1245 pages, Simon and Schuster, ISBN-13: 978-0671624200
William L. Shirer's classic The Rise and Fall of the Third Reich is the most complete single volume account of the history of Nazi Germany ever written. Shirer was a journalist, not a historian and the advantages of this show in his very readable prose and his vivid descriptions (for example, often referring to Herman Goering as "the fat Field Marshall"). The book starts with the birth of the Nazi party and how it found a spokesman early on in an ex-serviceman named Adolf Hitler. The narrative continues through until the end of the war, Hitler's suicide and the final few days under Admiral Doenitz. The only warning to the casual reader is that the book's length exceeds 1100 pages and it is crammed to the brim with facts. Also, it should be noted that the book was published over forty years ago and does not include more recent information that has come to light from, for example, the former East German archives. Nevertheless, this is still a classic work of journalistic history.
Shirer's book is abundantly documented, largely thanks to the bonanza of Nazi documents that fell almost untouched into Allied hands at the end of the war. Perhaps it was that mania for organization and precision that contributed to the "Final Solution": first, the determination that the Jews were to be eliminated and then the search for a method to most efficiently bring this about. So from mass shootings in the trenches, they progressed to Auschwitz and the gas chambers, and kept searching for ways to improve the rate and efficiency of the carnage right up to the end.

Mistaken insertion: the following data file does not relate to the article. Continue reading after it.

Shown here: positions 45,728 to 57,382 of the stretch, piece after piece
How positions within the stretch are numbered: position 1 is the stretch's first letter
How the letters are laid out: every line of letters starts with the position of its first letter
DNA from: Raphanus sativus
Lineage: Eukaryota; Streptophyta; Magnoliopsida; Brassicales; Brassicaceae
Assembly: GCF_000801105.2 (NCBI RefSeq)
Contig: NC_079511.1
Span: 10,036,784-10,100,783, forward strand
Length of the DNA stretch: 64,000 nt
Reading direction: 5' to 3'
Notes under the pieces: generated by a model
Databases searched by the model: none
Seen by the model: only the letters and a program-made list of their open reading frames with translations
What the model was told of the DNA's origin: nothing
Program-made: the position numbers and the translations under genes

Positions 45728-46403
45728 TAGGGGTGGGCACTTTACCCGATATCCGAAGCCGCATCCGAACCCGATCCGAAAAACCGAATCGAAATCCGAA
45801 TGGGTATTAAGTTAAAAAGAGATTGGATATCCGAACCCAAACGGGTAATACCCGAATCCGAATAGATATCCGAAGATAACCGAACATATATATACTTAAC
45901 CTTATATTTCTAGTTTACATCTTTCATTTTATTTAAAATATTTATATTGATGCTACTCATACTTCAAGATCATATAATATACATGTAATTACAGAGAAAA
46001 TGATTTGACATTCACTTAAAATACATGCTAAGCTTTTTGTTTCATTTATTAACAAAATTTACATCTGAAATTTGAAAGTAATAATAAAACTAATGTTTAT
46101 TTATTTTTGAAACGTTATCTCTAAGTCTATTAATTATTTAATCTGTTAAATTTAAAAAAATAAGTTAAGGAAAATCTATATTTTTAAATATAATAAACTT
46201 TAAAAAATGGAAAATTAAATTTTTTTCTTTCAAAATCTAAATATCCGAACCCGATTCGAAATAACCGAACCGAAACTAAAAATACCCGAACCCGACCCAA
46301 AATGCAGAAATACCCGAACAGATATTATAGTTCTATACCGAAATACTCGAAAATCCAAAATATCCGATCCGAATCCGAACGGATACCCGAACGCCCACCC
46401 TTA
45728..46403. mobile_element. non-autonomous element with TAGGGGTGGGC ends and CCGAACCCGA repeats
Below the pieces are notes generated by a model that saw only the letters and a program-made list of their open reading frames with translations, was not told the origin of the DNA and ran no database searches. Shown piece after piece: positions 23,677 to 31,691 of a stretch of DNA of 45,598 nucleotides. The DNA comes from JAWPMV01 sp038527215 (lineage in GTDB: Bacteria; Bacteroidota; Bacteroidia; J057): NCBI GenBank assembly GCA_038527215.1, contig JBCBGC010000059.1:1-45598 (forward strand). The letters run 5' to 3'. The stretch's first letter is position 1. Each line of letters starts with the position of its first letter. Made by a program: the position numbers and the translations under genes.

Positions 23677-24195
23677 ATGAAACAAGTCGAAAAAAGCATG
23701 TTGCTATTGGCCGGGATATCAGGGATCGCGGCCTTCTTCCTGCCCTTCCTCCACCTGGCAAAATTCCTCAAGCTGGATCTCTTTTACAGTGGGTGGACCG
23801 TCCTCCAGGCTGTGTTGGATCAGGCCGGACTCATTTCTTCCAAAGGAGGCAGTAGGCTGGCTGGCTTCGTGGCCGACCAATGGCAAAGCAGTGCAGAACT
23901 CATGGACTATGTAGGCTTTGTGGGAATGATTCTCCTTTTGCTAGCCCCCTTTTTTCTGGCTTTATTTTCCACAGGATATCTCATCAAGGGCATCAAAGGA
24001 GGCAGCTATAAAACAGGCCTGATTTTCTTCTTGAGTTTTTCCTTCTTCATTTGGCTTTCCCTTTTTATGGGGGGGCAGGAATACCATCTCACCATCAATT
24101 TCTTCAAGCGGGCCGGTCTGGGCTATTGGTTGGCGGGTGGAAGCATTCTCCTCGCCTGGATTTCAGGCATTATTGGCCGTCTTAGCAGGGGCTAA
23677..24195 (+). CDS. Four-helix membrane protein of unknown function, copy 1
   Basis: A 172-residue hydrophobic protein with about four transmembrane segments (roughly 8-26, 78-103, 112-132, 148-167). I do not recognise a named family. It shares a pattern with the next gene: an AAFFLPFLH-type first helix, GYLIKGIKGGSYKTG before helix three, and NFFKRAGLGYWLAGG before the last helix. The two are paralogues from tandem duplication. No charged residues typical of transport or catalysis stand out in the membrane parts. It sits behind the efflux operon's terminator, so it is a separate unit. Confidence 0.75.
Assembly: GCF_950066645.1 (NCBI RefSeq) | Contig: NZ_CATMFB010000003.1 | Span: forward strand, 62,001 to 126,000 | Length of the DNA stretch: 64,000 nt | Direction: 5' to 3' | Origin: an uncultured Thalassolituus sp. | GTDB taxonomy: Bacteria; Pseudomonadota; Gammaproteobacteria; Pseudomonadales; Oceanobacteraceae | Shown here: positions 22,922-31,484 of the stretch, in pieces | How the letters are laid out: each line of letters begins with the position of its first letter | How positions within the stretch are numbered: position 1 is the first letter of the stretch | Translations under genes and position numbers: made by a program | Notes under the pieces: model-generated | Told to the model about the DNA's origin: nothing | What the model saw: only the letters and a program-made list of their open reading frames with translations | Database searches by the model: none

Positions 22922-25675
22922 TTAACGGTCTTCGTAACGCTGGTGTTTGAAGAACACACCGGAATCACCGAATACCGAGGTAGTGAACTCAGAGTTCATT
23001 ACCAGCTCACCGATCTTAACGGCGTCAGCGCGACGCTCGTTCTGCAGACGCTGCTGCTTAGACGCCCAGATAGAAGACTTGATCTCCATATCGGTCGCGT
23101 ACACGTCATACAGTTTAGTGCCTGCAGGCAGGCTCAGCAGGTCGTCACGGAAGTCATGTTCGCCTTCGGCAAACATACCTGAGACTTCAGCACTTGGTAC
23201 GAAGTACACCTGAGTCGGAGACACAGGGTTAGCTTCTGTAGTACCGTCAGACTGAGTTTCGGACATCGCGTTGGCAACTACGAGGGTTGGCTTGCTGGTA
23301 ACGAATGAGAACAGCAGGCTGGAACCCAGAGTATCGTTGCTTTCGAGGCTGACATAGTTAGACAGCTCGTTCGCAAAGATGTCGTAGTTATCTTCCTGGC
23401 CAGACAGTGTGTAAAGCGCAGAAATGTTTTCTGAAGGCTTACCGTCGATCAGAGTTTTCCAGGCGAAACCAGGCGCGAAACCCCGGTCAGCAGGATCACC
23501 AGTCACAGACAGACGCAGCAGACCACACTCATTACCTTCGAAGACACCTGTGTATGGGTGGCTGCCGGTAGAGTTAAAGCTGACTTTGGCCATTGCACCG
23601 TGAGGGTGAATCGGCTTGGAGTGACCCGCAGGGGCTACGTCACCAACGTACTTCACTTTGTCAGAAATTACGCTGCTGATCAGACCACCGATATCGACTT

What kind of people would participate in something as monstrous as this? Some of the most chilling passages in the book are the descriptions of the defendants' testimony at the Nuremberg trials, as when one officer says without batting an eye that he personally oversaw the deaths of 90,000 people. Even this pales before the descriptions of the medical experiments in the concentration camps, when respected doctors prostituted their science and their souls in some of the most despicable tortures ever perpetrated on human beings, and lost their own humanity in the process.
One of the main strengths of the book, besides the wealth of documentation, is that it was written only 14 years after the end of the war, when many of the main characters were still alive. Shirer gives grudging respect to those Germans such as Halder and Speer who were able to face up to and acknowledge their own guilt and complicity that allowed the unspeakable to become real. One wonders what Heydrich or Von Ribbentrop would have told him had they not been executed, one by Czech partisans and the other by a hangman's noose after the Nuremberg trials.
Shirer narrates in detail the failed plot to kill Hitler by his own officers in 1944, the revenge exacted by Hitler and his kangaroo courts, the Allied invasion of Western Europe and the final assault by Russia and the Allied forces that destroyed Nazi Germany, and not a minute too soon. He feels some sympathy for the German people who followed Hitler blindly to their own destruction, like lemmings over a cliff. It is difficult to share his feelings. One reads this awesome book and feels that they brought it on themselves, they enthusiastically backed Hitler's rise to power, and in doing so, unleashed a monster.